Chapter 8.1 (English 5)

The Farm: Cash Crops

Let Us Get Started

In a group, talk about the cash crops you know and the benefits they bring to our country.

Listening and Speaking

Pronunciation: Sounds


Activity 1

  1. In pairs, say the following tongue twisters:
    1. Cook Cate baked a coffee cake and put coffee and cream in a clear clean cup.
    2. Grace grew good green grass for her goats in a grey-gated greenhouse.
    3. Workers could cultivate cash crops like sugarcane, coffee and cotton on a five-acre farm.
    4. Gordon’s great grandfather gave Gloria green grapes.
  2. In groups, create four tongue twisters with sounds k and g and share them with the class.

Activity 2

  1. In pairs, practise saying the words below. Look up their meaning on the Internet.




​cash crops

  1. In groups of three, use the words above to make sentences orally.

​Farmers grow vegetables in a greenhouse.

Activity 3

Work in pairs. One of you will say the words in column A and the other the meaning in column B.




A store for farm produce like grain and cereals.

Cash crop

Farm tool pulled by a tractor or an animal.


Equipment used to do a particular job.


An object made to look like a human being that is put in a farm to scare away birds and animals.


Keeping of animals and growing of crops.


A crop that people grow mainly for sale.


Activity 4

  1. In groups of three, look at the title and picture in the following story. Say what the story is about.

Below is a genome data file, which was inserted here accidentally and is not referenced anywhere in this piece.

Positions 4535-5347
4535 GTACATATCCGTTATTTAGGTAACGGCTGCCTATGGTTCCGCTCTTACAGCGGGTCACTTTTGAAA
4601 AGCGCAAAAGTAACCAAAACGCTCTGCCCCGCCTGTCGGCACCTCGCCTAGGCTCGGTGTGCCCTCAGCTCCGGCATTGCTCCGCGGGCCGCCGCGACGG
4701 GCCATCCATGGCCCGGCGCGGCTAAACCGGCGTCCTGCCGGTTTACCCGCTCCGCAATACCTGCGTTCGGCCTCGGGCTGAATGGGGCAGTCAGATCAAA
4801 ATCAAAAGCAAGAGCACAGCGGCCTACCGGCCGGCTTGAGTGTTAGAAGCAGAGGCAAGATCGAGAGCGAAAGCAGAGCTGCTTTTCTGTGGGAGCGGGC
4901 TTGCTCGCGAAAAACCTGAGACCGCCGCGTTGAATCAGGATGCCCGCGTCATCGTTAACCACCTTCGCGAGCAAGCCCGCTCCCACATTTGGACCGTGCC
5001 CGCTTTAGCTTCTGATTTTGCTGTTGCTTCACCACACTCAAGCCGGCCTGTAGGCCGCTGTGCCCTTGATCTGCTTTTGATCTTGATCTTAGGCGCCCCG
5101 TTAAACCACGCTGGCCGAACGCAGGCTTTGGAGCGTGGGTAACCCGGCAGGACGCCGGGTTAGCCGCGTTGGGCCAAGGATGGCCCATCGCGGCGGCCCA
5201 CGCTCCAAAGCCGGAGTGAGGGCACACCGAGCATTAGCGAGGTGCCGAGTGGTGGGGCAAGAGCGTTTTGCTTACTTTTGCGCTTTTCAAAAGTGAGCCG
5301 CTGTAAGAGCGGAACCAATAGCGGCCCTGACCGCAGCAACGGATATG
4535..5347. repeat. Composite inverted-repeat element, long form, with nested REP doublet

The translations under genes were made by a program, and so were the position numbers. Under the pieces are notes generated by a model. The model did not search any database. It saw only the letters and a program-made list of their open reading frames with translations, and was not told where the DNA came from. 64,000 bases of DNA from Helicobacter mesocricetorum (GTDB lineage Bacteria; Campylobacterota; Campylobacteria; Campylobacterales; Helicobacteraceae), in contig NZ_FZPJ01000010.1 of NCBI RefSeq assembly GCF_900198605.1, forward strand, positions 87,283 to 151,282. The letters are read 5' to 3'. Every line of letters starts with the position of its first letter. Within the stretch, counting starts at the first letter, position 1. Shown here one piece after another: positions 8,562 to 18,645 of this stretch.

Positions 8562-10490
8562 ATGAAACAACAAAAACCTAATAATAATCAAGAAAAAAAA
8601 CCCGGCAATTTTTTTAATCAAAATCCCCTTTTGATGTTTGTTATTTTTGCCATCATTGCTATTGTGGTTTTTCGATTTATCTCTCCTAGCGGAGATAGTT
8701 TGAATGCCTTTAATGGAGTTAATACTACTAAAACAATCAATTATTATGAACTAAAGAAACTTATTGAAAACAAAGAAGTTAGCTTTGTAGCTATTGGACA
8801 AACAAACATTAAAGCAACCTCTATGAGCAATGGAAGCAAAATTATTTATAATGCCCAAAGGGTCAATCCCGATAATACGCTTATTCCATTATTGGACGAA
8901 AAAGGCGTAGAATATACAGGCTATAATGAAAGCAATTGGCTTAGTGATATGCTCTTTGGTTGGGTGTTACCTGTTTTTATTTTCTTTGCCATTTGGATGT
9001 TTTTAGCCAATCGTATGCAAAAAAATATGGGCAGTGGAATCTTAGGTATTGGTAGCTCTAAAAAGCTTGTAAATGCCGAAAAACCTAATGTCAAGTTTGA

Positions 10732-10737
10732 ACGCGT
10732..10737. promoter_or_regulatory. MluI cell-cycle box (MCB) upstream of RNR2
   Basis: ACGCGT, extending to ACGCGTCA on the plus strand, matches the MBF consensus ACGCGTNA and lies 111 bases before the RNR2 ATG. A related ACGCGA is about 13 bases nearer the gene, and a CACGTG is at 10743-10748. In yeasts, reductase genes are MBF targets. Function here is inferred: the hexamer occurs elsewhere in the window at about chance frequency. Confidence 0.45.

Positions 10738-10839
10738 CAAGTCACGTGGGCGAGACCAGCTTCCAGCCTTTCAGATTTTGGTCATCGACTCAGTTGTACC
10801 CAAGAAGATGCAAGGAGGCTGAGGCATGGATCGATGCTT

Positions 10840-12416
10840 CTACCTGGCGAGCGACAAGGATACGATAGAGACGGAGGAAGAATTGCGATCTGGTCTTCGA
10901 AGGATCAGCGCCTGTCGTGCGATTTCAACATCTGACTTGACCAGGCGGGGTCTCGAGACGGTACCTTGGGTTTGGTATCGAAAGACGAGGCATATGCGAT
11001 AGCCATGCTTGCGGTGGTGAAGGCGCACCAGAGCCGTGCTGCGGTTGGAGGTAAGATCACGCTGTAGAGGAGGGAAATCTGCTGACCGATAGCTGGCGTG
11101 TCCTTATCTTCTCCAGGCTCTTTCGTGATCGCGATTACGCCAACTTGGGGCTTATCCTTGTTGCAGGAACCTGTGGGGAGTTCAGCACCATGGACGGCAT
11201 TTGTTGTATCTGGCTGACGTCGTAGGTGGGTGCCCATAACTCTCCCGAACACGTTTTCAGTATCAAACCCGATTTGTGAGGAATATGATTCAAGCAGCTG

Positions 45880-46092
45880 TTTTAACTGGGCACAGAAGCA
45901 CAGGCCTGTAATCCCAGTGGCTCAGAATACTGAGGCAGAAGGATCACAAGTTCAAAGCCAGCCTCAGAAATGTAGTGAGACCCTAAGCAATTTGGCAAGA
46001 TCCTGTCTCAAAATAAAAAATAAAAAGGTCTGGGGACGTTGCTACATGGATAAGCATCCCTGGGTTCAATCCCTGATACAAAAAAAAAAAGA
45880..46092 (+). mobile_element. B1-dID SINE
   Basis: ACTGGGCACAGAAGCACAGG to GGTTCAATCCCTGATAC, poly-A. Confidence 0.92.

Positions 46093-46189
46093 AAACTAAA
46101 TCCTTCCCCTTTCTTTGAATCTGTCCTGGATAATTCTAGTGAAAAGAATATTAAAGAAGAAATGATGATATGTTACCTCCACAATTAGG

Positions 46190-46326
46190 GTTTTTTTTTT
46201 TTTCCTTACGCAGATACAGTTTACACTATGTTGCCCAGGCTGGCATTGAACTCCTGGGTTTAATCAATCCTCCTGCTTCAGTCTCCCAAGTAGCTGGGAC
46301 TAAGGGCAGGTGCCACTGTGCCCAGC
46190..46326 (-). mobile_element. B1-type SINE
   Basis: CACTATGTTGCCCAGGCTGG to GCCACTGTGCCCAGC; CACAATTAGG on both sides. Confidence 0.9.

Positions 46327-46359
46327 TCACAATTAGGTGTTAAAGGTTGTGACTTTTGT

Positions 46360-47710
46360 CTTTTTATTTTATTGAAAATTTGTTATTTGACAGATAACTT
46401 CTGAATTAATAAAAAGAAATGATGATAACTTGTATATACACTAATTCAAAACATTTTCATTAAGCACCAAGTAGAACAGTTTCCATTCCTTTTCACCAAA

2. Now read the story aloud and answer the questions given orally.

You Reap What You Sow

In Gembo Village, there lived a farmer called Mkulima. He owned a two-acre piece of land on which he grew coffee. He used to wake up earlybecause he believed that the early bird catches the worm. He was always as busy as a bee, but the work was too much for him.

He, therefore, employed a man who was as strong as a horse. While digging, the man accidentally uprooted a coffee plant and discovered a shiny object. He ran to Mkulima and asked him, “What’s this? I found it as I was digging.”

“It’s gold!” Mkulima shouted excitedly. “Let’s dig up the whole farm. There must be more,” continued Mkulima. Within three days, there was not a single coffee plant on the farm and there was no trace of gold either. Only then did Mkulima realise that a bird in the hand is worth two in the bush.

  1. Do you think the shiny object found by the worker was gold?Explain your answer. 
  2. What do you think happened to Mkulima after losing his coffee plants and failing to get gold? 
  3. In pairs, show how Mkulima said the following: “It’s gold!” 
  4. Identify the proverbs and sayings used in the story. 

Activity 5

  1. From the Internet, look for other proverbs and sayings that can be used in the same story. Retell the story using the proverbs and sayings you have found in the Internet.
  2. Create posters and charts with the proverbs and sayings. Display them on the wall of your classroom and say them.
  3. In groups, compose a song about cash crops and perform it at an agricultural show.


Ask a family member to tell you a story containing proverbs. List the proverbs and share them with your classmates.

Please wait